Supermarket shopping in Bavaria: Plan with military precision and pack like you’re playing Supermarket Sweep.
Supermarket shopping in Bavaria is like nothing I’ve known in the UK. There’s a bunch of unwritten rules and a handful of things that are just plain odd to a Brit. It takes planning, good observational skills, excellent spatial awareness and a surprising amount of dexterity to escape unscathed here in Germany.
Supermarkets in Bavaria
Where do I begin…
- Plan The Shop | You’d best start by doing some meal planning. Supermarkets are generally open from 7 or 8am to 8pm, Monday to Saturday. They’re not open on Sundays nor on state wide holidays. The exceptions in Munich are Munich Airport and Munich Hauptbahnhof. These main transport hubs have shops, supermarkets and pharmacies that stay open til late and open on Sundays too!
- Plan Which Shops | I routinely find myself hitting multiple shops to get everything I want. Rewe, Edeka, Tengelmann, Hit, Lidl and Aldi are some of the main supermarkets available near Munich. You’ll probably want DM, Rossmann or Müller for health and beauty items or cleaning products though. Whilst there are some bits and pieces in supermarkets, they can be more expensive and choice is often limited. Remember you’ll only be able to get things like painkillers at a pharmacy!
- Grab Your Bag of Empty Bottles & Go Shopping | Don’t forget to take your bottles back to the supermarket and collect the pfand! (See: Recycling) Make sure to bring your reusable shopping bags (or plastic shopping crates) along as well.
The Supermarket Experience
In no particular order…
- Did They Just Steal That? | People will take their own baskets into a supermarket here and wander around the store, dropping items in before going to pay. When I first saw it, I watched amazed. The Brit in me was in shock: Are they stealing that? Why’s no one stopping them? What’s going on?
- Watch Out! It’s Bad! | Whether it’s just the supermarkets I have access to or whether it’s a common problem, I don’t know… but stock rotation seems abysmal. I’ve regularly seen employees put fresh produce on top of old. There’s no Best Before dates either on your bags of peppers or carrots. You’ve got to use your eyes and you’ve got to give fruit and veg a bit of a squeeze.
- Watch Out! You’re In The Way! | There’s very little sense of (what I would call) appropriate personal space in Bavaria. If someone’s decided they want something in your vicinity, they’ll happily push past you to get it without saying a word. They might even be irritated you were in the way, but turn around and they’ll seemingly have forgotten what they came here to do, have stopped and blocked an entire aisle with their trolley!
- Watch Out! You’re DEFINITELY In The Way! | Narrow aisles make it harder to stop and browse here – I’m almost always in someone’s way! I’ve given up on the leisurely supermarket shop… Now it’s more of a ninja move. See a gap, dart into it, have a quick glance at the shelves and move on. Of course that’s the Brit in me – because you’ll find natives are quite happy to block entire aisles and even a loud “Entschuldigung bitte!” won’t move them. Perhaps they hate my accent?
- The Queue | You’ve made it around a supermarket, got a basket full of things and have headed to a checkout. There often seems to be someone trying to push in, around or just go a bit faster. In general, patience with a queue is not a common character trait here.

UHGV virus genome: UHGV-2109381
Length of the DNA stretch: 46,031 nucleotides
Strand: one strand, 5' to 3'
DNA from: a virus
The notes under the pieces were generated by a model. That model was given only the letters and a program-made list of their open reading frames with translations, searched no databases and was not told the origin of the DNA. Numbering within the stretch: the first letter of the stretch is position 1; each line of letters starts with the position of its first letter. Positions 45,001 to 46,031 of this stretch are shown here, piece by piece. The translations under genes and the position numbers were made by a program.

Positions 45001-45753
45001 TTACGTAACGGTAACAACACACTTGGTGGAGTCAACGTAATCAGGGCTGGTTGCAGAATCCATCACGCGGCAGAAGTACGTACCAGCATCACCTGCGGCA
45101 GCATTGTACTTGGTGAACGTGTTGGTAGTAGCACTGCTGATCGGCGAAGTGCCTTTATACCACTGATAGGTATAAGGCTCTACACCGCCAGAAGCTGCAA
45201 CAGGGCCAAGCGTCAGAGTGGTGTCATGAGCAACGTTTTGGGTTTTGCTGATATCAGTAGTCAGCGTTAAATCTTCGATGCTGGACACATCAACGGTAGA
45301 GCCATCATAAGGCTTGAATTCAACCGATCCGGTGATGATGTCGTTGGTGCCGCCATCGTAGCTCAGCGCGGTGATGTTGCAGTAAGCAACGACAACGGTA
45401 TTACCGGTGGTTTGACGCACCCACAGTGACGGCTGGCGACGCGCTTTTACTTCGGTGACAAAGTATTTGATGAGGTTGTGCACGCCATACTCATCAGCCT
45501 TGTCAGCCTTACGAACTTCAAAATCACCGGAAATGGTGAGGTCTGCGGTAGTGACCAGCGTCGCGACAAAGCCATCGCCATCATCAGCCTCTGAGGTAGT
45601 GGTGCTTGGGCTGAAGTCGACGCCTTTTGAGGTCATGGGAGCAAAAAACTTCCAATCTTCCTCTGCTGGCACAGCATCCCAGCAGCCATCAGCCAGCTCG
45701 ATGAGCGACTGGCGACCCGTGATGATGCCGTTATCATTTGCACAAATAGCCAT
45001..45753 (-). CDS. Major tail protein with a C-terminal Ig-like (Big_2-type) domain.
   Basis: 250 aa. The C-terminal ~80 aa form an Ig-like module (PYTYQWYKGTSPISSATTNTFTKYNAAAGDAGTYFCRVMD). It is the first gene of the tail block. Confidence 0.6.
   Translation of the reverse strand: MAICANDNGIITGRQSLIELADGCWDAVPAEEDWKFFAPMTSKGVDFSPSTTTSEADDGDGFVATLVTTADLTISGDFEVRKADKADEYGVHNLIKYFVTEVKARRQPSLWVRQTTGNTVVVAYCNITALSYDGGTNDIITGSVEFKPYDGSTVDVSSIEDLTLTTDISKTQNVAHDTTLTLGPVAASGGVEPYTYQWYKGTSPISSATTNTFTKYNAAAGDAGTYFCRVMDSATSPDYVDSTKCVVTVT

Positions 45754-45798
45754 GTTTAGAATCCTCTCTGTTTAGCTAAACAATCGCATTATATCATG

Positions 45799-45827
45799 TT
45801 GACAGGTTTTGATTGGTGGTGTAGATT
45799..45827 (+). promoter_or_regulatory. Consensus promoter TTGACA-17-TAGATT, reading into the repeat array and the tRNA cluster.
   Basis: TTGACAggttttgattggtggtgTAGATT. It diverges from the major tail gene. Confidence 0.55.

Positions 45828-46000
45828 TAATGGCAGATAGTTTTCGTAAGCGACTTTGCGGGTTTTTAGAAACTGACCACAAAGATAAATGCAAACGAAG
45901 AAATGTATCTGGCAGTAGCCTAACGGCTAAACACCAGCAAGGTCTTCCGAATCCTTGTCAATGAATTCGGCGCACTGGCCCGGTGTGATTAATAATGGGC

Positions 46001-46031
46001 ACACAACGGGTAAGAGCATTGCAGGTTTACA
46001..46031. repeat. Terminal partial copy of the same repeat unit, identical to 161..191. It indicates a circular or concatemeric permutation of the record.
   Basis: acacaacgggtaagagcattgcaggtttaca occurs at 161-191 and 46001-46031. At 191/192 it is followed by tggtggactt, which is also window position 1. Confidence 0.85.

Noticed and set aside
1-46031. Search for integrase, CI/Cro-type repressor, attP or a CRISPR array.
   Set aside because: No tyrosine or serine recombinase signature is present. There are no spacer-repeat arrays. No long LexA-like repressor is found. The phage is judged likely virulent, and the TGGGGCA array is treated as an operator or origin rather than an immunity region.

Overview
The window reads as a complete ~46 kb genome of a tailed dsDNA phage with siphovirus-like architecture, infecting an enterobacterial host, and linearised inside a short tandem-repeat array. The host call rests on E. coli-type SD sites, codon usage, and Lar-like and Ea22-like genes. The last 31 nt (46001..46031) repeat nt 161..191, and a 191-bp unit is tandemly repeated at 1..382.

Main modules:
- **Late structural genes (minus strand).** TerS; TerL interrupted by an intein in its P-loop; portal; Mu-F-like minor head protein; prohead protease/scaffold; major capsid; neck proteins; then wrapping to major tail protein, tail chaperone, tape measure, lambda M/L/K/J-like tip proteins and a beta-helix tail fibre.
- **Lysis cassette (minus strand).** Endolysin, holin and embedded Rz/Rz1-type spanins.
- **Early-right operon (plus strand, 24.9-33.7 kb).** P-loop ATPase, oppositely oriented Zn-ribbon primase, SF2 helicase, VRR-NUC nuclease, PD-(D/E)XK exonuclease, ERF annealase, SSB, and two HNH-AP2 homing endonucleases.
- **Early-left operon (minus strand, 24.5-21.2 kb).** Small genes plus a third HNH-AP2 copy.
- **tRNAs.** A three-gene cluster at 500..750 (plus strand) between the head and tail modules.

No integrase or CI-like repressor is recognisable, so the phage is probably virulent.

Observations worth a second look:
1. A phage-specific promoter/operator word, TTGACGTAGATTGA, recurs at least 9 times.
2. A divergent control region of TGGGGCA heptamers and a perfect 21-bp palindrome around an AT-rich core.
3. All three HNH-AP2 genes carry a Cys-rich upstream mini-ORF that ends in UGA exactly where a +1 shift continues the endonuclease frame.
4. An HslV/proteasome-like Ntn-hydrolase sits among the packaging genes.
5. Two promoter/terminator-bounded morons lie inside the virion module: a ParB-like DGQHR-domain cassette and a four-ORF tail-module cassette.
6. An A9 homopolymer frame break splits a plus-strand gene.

- The Importance of Packing | Unpack your basket with a plan. You need to consider how you’re going to efficiently repack it into whatever bag you’re going to use. Don’t forget your pfand receipt! Paper bags, reusable plastic bags or cardboard boxes can be bought at the checkout.
- The Game Show Challenge |
- The cashier will scan and push your goods through as fast as humanly possible. It’s an Olympic sport. It’s a time trial. It’s stressful. And no, I’m not exaggerating. Have a plan. Pack quickly. All those years of playing Tetris was just training for this moment!
- As soon as the last item has gone *beep*, the cashier wants money off you. If you can’t keep up, that’s your fault. Even if you’re still frantically trying to pack, as soon as you’ve paid, the cashier will start scanning the next customers items. Yes, yours will still be there and they don’t care. Sometimes they’ll shove your things out of the way to make room!
- If you’re in the way of someone else, you’re going to know about it. There’s definitely a cultural element to this though as Germans just don’t seem to mind being in other peoples way. Though they don’t like it when someone is actually in THEIR way. I’ve lost track of the times people have stood at the till, blocking my access, inspecting their receipt as my items fly down in front of them. I’ve literally had to push in front of someone doing this so I could start packing. It feels wrong! It’s rude, it’s thoughtless, it’s impolite! It’s against my thirty years of training in how to form an orderly queue and deal with these situations!
- Payment | You can pay by card if you have one that’s accepted in store, but you’ll need to sign for it. Chip and Pin isn’t commonly used. Transactions are frequently conducted in cash. Exact change is often preferred! Hand over a large note and you’ll buy yourself some extra precious seconds to pack whilst they sort out your change.
Shopping in a German supermarket often feels like an activity you’ll want a stiff drink for. When you manage to successfully keep up with a cashier scanning items at record pace though, you’ll feel like you’re finally ‘getting it’! Don’t forget to congratulate yourself on a job well done!
Disclaimer, of Sorts: This is based on my personal experience and mine alone. Yours can and will vary, as it’s all about personal perspective, expectation and interpretation!